Obama_Burwell

Obama Appoints Burwell, Wal-Mart Foundation President, to Direct OMB

Obama has a history of appointing business leaders that come from companies with questionable labor practices. And his recent nomination of Sylvia Matthews Burwell, president of the Walmart Foundation, as the director of the Office of Management and Budget seems in keeping with this legacy.

Should the nomination carry, Burwell will take a position that has substantial influence on policy, the office itself having the power to block federal regulations. This begs the question: will her appointment have the potential for a conflict of influence on federal policy? Walmart has attempted to influence the OMB throughout Obama’s administration, including an attempt to block a Department of Labor rule governing employee benefit plans proposed three years ago.

The previously appointed OMB director, Jack Lew, served as chief operating officer of New York University, which took away organizing rights from its graduate student employees. He was promoted to White House Chief of Staff and is now Obama’s Treasury Secretary nominee.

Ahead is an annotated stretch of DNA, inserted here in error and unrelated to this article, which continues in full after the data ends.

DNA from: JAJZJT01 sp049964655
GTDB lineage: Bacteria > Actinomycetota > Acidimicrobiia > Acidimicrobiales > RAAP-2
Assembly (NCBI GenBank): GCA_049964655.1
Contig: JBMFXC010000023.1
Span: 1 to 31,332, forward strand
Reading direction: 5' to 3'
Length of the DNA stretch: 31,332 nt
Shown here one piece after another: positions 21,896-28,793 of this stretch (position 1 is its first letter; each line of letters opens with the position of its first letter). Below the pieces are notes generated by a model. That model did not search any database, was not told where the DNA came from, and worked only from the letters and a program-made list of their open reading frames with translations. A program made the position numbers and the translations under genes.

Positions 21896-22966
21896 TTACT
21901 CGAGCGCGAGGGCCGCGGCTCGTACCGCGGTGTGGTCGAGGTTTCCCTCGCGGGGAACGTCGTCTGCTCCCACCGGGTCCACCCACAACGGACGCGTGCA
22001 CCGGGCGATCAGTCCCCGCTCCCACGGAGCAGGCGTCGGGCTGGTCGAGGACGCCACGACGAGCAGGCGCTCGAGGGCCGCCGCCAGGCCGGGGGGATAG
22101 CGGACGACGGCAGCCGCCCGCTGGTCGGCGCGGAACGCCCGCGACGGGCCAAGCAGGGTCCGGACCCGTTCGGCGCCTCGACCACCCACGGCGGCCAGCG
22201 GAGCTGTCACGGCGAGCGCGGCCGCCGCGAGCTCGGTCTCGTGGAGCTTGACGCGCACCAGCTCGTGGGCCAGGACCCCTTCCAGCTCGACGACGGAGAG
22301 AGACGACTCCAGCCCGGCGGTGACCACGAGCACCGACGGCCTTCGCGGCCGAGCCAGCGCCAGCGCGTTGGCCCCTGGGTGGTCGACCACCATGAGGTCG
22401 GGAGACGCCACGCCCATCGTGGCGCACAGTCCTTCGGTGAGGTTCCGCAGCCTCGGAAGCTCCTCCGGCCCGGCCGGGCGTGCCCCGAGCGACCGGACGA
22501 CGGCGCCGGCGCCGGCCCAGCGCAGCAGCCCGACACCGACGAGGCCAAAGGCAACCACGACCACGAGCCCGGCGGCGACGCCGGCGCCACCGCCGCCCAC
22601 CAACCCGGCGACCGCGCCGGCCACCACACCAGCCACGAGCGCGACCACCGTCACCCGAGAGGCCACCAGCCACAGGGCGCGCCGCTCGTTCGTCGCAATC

During his first term, Obama also chose members of Boeing’s board as commerce secretary, chief of staff, and export council chair after his own appointed officials at the National Labor Relations Board  pursued investigations against the company for allegedly punishing strikers.

In addition to being troubling, the nominations are slow coming—especially for federal judiciary positions during Obama’s first term— something Republicans and some Democrats have criticized him for. Yet 2013 seems promising so far—he’s made three dozen candidates since January and is expected to name more over the next few months.

But, the lack of speed of the appointments has only been exaggerated by the lack of reform regarding the filibuster. And, the judiciary is suffering from both the lack of nominations and the blocking of the ones that are coming. According to a recent report from the Constitutional Accountability Center in Washington, the federal judiciary has had more than 750 days with at least 80 vacancies on the bench.

Ashley Wright is a writer and researcher with Ring of Fire.

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